‘Outside In’ Film Review: Jay Duplass’ Parolee Falls for Advocate Edie Falco in Affecting Dramedy

Who’s free and who’s not hovers over Lynn Shelton’s emotionally astute story

Last Updated: March 30, 2018 @ 9:55 AM

Lynn Shelton’s “Outside In” is proof that a movie about an ex-con, a bad marriage, and a confused teenager need not traffic in the easy waters of violence and sex to create plenty of emotional tension.

The Seattle-based filmmaker’s latest serious-funny exploration of boundaries and insecurities — centered on a newly released prisoner (Jay Duplass) and the woman (Edie Falco) who secured his freedom — is rather a plea for observation and understanding, and the patience it may take to achieve these human gifts when the risk of mistake is ever-present. Once more taking full advantage of the Pacific Northwest’s bracing climate as a sort of emotional cloud cover for warmth-seeking souls, Shelton’s touching seventh feature makes for a welcome return to personalized indie filmmaking after many lucrative years as a guest director in television.

Duplass plays Chris, who in the film’s opening moments is as a car passenger nervously anticipating returning to his rural hometown of Granite Falls, Washington, after two decades in prison. He’s relieved to just take up garage space in the modest home of his brother Tom (Ben Schwartz, “Parks and Recreation”), whose lack of visitation over the years is a source of estrangement between them. Chris is considerably more excited, however, about reconnecting with his high school teacher Carol (Falco).

That’s partly to do with the fact that what led to his parole was Carol’s unswerving dedication to his case, a wrong-place-at-the-wrong-time situation when Chris was a reckless 18-year-old. But it’s also because Carol’s frequent, compassionate communication with him during his time behind bars was the balm that got him through it. Meeting in her car in a restaurant parking lot, Carol barely has time to happily process seeing her old student free again when Chris earnestly declares his love for her. She quickly bats that idea away — she’s married, with a teenage daughter — but joking with a colleague about it the next day, it’s obvious a seed has been planted.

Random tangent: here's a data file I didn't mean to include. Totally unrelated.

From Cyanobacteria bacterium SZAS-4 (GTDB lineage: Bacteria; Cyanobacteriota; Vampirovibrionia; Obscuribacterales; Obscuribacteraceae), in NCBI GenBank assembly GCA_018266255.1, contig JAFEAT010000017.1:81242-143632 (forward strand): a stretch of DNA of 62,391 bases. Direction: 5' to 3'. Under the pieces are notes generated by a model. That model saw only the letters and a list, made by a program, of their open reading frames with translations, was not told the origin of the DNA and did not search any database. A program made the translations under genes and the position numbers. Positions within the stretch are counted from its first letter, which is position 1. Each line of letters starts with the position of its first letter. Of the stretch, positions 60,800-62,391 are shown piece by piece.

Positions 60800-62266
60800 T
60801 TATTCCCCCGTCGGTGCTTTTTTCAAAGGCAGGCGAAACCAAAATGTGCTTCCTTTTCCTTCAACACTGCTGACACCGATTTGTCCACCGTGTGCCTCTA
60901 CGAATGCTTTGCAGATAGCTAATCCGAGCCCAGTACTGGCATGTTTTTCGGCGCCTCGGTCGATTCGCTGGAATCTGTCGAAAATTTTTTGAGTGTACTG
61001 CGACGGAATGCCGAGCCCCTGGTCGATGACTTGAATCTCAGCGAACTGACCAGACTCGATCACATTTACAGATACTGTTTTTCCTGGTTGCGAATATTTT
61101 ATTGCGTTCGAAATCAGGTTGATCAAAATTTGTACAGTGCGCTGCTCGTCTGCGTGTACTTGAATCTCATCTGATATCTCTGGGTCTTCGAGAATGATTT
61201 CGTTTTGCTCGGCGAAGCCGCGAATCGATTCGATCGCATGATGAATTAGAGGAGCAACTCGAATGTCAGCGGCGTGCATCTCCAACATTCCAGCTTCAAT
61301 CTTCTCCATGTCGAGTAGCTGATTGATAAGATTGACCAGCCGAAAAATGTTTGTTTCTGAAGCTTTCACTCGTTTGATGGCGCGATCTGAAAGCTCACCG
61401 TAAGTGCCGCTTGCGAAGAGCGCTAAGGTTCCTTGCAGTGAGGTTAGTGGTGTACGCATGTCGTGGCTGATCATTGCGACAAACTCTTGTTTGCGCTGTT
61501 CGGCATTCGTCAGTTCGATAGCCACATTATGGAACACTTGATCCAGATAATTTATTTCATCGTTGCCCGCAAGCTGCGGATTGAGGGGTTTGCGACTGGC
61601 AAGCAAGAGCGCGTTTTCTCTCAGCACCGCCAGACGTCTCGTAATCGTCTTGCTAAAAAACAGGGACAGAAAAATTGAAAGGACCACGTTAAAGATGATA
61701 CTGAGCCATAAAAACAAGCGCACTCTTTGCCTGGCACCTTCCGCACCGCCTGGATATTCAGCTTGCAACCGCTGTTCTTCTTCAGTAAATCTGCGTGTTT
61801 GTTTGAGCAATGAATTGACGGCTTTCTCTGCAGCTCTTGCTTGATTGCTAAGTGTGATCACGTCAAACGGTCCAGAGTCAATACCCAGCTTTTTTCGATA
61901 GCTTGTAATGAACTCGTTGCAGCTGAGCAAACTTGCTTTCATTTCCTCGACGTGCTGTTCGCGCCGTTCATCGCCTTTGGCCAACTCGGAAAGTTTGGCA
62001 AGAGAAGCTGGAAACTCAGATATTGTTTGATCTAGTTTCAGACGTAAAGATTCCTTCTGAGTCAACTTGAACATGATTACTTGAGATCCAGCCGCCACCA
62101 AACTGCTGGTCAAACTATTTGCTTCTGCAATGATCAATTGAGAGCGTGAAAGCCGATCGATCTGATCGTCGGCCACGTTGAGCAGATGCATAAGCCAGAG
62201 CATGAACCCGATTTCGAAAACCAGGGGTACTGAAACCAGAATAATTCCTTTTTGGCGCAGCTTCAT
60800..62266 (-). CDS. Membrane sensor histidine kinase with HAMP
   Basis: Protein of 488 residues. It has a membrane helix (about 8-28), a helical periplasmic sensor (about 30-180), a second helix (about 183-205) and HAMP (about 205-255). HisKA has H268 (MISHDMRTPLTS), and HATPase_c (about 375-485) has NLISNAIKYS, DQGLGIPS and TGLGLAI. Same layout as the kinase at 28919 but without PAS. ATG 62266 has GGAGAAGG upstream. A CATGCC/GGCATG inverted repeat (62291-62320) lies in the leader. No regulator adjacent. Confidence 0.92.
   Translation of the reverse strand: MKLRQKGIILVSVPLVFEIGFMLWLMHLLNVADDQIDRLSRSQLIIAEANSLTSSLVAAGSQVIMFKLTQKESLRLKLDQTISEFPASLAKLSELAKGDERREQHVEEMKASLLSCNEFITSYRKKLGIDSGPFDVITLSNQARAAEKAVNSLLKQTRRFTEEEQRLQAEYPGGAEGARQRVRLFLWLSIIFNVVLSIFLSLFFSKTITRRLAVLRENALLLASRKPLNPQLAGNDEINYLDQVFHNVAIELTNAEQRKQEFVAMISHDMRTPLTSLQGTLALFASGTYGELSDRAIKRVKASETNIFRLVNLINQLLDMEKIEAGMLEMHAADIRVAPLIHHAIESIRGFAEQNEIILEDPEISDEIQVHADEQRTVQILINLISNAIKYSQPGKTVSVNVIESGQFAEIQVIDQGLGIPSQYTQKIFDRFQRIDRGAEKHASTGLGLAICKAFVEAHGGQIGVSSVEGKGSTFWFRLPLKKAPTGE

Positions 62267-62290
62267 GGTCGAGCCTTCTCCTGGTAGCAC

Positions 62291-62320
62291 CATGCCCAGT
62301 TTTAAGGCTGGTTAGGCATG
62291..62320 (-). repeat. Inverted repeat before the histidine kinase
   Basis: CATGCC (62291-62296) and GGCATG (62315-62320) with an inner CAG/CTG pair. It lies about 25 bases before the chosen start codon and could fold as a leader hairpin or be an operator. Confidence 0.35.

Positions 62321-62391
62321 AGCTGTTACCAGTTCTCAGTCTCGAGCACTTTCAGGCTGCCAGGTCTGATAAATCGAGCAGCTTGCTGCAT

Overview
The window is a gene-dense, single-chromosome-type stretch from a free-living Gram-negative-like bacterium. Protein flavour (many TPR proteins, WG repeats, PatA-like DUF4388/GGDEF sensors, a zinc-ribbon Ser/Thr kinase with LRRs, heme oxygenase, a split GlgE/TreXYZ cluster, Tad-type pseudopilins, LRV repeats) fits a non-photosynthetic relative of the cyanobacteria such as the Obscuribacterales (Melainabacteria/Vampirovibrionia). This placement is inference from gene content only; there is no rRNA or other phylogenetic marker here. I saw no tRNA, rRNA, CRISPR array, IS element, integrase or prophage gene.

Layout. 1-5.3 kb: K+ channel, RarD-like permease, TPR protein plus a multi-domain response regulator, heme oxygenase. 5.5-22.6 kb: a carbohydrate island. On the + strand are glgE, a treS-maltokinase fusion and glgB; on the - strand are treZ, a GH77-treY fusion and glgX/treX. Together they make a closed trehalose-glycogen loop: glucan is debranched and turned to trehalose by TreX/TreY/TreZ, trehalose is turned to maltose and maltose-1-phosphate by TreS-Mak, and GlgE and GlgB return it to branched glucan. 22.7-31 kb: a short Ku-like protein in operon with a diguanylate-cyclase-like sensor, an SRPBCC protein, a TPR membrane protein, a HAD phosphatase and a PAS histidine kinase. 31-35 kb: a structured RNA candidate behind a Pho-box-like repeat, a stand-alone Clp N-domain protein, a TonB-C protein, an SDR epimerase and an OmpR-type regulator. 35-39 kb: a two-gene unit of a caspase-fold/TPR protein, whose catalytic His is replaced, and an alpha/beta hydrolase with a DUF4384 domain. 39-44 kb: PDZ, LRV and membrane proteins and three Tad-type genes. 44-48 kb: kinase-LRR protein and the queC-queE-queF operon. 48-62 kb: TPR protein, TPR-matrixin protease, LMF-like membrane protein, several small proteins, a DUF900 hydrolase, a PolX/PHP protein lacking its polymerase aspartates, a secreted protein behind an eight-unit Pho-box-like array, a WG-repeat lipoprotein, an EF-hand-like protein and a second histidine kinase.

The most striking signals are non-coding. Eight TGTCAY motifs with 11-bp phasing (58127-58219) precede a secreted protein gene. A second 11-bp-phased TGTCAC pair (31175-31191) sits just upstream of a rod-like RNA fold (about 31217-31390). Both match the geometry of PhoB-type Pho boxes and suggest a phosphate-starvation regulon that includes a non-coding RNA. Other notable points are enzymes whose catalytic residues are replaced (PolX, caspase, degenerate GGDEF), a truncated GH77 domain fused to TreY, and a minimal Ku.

The truth about Carol’s fervid advocacy for Chris is that it ultimately exposed her own domestically tinged confinement: her husband Tom (Charles Leggett) is a tight-lipped sourpuss dismissive of her work on behalf of Chris (which she wants to continue doing for other inmates), and she’s on the barest of speaking terms with her moody daughter Hildy (Kaitlyn Dever, “Detroit”).

“Outside In” takes a measured view of the awkward discontent that keeps Carol and Chris from being all they could be for each other as they navigate what it is they are. For a good while Shelton — who wrote the film with Duplass — is satisfied just playing around with dynamics: how Chris, still a stunted adolescent in many ways and not entirely comfortable in big groups, finds a connection with Hildy; and how Carol gradually accepts that her life doesn’t have to be a sacrifice with no reward.

Needless to say, this kind of thing wouldn’t work if its leads didn’t have chemistry, and Duplass and Falco do a wonderful job keeping up our hopes for them as we fear the slightest dip in the outlook for their lives, whether together or apart. Duplass is a good fit for Chris: he refuses to overplay what would be clear-cut sensitivities in a man who lost half his life to prison, yet imbues even moments of contentment with a bubbling melancholy.

Falco, a true pro at playing strained spouses, expertly keeps pity in check as her Carol comes to realize where she’s been, what she could have, and what to do about it. Adding a fair amount of pained color is Devers, whose Hildy — thankfully written to be a humane shading in this scenario, not a melodramatic construct — has the intelligence to recognize Chris’s importance to her mom while worrying that he’s her replacement.

It’s not a surprise that the movie eventually answers its big question, which, appropriately, creates further complications at the same time it deepens our care for these two “cracked vessels,” to use a descriptor for humans Carol gives her students in a classroom lecture on Greek mythology. Is a moment like that on the nose? Sure. But across Shelton’s movies, though her career is categorically indie in means and tone, she’s never been afraid of an on-the-nose moment, or a crowd-pleasing turn, or a laugh that’s just a laugh and a declaration that’s heartfelt and honest.

And “Outside In,” another one of her delightfully untucked meanders into the crossroads of lives, may be her quietly affecting best yet.

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